“Out in cold, our campers really shine,” said Schwall. “You need less energy to keep them heated, they stay warm way longer, and there’s no condensation. You won’t wake up with soaked pillows and comforter trying not to touch the camper walls.”
The camper’s structure comes from the bonded fiberglass-covered foam walls. Custom-fabricated fiberglass extruded corners — Schwall’s Pultrusions — give the camper structural soundness without thermal transfer. Because there aren’t structural materials that expand and contract at different rates with temperature changes, there isn’t stress cracking over time. But because there are no structural beams, building out this camper required glue not screws.
Schwall says it’s a reliable if unconventional system. Total composites campers and expedition boxes are all assembled with a low-VOC, UV-stable, food-safe, polyurethane adhesive that stays flexible for at least 25 years. They sell the same to customers to glue on roof rack mounts, cabinetry, and more.
Total Composites Truck Camper: Who It’s For
So far, Total Composites has about 350 expedition trucks on the road in North America, and around 90 truck campers. Schwall acknowledges that Total Composites Truck Camper isn’t for everybody.
“If you’re most interested in aerodynamics, or you need your truck and camper to fit into a garage, this might not be the right setup for you. If you’re into winter sports, or you want to spend a lot of time outside including when it’s shitty weather, you’ll be comfortable in our truck camper,” he said.
Having previously owned and recently sold a pop-up camper, I’m excited to try one. While on one hand popping the top roadside wasn’t a big deal, it was kind of a pain. If I stopped to get groceries or needed to grab gear from inside, I’d have to lift the roof. In this camper, I’ll be able to throw groceries in the fridge, hop in the driver’s seat and keep going.
Behind the Scenes: Total Composite Manufacturing and Materials
While the panels and corners Schwall uses to make Total Composites campers are made in China, Total Composites truck campers are worlds away from what you’ll get if you order from Ali Baba.
“Buy from us and you get a camper made with German materials manufactured to German standards. We also have a proven track record. You have a service point of contact and someone to talk to when you have questions. And we won’t drop the ball in a warranty case,” Schwall said.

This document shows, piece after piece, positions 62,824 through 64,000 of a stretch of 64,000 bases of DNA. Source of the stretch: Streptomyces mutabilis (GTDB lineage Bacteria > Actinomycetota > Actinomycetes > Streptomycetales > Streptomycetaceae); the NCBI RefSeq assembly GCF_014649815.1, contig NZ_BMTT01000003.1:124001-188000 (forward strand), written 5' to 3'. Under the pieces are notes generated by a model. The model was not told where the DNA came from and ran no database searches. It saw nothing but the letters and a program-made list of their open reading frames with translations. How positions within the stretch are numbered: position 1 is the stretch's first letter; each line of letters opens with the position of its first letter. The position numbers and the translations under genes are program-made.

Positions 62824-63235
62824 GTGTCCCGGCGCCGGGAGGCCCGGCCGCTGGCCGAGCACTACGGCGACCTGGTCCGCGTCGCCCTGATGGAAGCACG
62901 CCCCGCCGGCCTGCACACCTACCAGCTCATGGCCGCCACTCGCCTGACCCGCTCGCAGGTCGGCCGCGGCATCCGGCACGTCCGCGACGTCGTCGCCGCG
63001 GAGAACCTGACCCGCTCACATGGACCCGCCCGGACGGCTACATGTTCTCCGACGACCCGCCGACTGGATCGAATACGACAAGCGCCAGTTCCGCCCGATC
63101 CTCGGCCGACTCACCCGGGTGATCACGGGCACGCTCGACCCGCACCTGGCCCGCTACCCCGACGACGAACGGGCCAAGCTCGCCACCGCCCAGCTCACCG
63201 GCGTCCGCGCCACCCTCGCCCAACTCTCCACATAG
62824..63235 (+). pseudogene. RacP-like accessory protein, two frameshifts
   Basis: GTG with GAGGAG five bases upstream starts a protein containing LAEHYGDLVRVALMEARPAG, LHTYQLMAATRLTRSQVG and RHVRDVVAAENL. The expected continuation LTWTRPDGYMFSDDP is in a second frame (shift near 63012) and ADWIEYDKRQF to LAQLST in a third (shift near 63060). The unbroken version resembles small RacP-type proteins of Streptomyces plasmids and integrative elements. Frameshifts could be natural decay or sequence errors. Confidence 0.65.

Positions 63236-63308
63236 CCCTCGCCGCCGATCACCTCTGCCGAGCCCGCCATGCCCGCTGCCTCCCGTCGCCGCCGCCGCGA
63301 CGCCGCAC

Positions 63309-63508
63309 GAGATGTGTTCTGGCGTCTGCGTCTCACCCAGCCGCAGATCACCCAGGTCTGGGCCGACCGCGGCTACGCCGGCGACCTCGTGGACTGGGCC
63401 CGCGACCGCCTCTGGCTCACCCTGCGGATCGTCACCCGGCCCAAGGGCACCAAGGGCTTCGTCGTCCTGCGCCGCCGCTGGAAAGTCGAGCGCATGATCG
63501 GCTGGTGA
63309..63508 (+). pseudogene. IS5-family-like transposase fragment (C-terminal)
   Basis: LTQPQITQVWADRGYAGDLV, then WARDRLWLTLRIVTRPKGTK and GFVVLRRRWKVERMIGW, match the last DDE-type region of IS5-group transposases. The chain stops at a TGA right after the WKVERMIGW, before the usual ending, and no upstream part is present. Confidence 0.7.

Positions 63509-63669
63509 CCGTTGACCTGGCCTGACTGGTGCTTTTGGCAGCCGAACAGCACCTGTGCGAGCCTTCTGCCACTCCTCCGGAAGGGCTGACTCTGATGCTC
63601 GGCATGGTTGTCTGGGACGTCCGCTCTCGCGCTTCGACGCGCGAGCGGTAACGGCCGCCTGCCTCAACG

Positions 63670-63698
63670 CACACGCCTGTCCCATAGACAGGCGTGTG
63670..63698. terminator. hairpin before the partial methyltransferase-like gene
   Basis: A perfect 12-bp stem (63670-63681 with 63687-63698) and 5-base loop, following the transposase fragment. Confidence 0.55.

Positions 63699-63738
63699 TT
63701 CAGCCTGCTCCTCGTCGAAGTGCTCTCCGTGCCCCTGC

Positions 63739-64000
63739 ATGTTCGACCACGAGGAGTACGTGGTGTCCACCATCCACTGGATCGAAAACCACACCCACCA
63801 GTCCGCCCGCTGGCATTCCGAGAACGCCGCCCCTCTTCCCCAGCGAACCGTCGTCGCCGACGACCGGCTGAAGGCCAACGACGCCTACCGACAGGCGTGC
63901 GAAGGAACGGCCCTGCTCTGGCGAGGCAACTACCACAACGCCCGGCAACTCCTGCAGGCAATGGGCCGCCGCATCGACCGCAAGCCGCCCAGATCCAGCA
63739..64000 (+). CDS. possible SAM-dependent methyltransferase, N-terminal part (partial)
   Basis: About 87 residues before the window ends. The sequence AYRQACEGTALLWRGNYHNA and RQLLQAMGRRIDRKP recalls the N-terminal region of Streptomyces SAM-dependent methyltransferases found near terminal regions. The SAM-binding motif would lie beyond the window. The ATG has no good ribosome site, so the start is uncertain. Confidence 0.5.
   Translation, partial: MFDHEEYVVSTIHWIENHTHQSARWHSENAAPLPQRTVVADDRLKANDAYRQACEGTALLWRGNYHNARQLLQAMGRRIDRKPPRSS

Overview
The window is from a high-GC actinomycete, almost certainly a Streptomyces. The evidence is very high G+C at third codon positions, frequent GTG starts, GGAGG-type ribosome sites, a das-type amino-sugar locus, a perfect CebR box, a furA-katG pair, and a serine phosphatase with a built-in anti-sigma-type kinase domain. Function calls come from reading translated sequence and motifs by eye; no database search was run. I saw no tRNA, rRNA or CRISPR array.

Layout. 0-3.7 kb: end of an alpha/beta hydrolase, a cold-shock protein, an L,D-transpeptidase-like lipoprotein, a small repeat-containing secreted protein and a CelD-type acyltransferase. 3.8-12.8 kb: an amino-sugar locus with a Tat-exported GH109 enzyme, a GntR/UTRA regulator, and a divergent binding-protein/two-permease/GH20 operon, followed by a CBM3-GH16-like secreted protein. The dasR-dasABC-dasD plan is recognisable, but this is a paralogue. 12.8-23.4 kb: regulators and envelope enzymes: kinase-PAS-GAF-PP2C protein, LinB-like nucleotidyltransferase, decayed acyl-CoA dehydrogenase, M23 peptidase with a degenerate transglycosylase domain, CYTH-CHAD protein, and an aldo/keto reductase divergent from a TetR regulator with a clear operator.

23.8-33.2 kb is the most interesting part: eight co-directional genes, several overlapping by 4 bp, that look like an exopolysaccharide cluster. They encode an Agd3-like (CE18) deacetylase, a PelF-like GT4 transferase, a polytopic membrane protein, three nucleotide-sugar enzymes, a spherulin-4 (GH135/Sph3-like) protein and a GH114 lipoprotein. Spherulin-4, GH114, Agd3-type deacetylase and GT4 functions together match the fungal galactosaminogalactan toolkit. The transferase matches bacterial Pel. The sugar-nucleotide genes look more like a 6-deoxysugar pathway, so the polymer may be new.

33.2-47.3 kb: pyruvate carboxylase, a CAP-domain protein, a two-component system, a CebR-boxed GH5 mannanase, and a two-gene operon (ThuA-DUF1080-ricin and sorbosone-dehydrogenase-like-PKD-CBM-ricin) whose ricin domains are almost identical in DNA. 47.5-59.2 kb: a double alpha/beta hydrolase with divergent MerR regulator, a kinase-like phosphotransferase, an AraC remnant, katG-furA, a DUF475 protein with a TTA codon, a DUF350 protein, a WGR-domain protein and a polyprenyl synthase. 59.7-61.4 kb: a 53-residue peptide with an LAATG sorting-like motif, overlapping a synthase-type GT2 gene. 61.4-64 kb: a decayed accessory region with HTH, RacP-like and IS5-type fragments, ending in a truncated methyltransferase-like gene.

Plus, the company is authentic. He and his staff are avid campers and overlanders.
“We don’t just staple shit together like a regular RV manufacturer,” said Schwall. “It’s really important for people to understand that we live and breathe these products. And we only recommend components we use ourselves. What people get from us is expertise based on experience and a really good product that is a tool for fun and adventure. That is our goal.”
Total Composites offers a 2-year warranty on materials and craftsmanship.
Get a DIY Truck Camper in Just 12 Weeks
There are other DIY campers on the market, including the Scout Toho and Four Wheel Campers Project M. I called both to see how soon I could get one, and the answer was more than a year. Project M costs less — it starts under $10,000 — but it’s a pop-top, has no floor, and lacks the insulation of Total Composites. The Scout is similar in design to the Total Composites truck camper but comes partially outfitted and costs considerably more — starting at around $26,000.
For now, you can pick up a Total Composites camper at a dealership in Washington state or at Total Composites HQ in Victoria, British Columbia. Dealers in California, Washington, Alberta, and eastern Canada are imminent. Delivery time is currently three to four months — considerably less than the current industry norm.
The 5’ Total Composites camper, which fits Jeep Gladiators and Toyota Tacomas, fits inside the tailgate, weighs 510 pounds empty without a door, and costs $15,999. The 7700 Camper, which fits Ford F-150/250, and Ram 1500/2500, is 795 pounds empty and costs $16,999.
I was impressed enough to order one — especially since I can get one in a reasonable time frame. I’ll start building mine out in May. Stay tuned for a proper review after I spend some time with the Total Composites truck camper.
To get more info or to order your own Total Composites truck camper, go to TotalComposites.com.